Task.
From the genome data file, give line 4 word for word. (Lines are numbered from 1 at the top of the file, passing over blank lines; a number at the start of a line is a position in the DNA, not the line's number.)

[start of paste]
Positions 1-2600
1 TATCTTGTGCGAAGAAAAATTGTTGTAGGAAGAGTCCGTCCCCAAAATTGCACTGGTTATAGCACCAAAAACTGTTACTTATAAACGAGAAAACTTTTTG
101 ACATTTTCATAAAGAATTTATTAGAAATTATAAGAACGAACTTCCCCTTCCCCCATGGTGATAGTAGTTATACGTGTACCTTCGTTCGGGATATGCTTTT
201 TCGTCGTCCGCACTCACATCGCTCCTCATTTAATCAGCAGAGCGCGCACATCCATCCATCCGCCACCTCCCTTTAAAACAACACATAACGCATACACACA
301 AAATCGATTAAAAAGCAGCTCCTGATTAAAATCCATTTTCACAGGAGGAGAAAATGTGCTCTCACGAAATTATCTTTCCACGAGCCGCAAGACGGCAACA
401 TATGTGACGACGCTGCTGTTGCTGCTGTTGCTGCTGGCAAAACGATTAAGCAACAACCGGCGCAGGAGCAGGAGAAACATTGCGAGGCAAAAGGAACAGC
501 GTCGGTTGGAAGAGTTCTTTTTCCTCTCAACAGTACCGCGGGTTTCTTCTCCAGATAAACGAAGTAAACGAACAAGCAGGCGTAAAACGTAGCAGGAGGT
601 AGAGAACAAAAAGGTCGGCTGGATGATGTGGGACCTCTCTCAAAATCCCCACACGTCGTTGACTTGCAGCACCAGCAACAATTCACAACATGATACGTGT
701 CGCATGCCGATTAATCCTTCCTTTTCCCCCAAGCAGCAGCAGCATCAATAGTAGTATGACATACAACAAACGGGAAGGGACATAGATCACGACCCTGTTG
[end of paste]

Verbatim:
201 TCGTCGTCCGCACTCACATCGCTCCTCATTTAATCAGCAGAGCGCGCACATCCATCCATCCGCCACCTCCCTTTAAAACAACACATAACGCATACACACA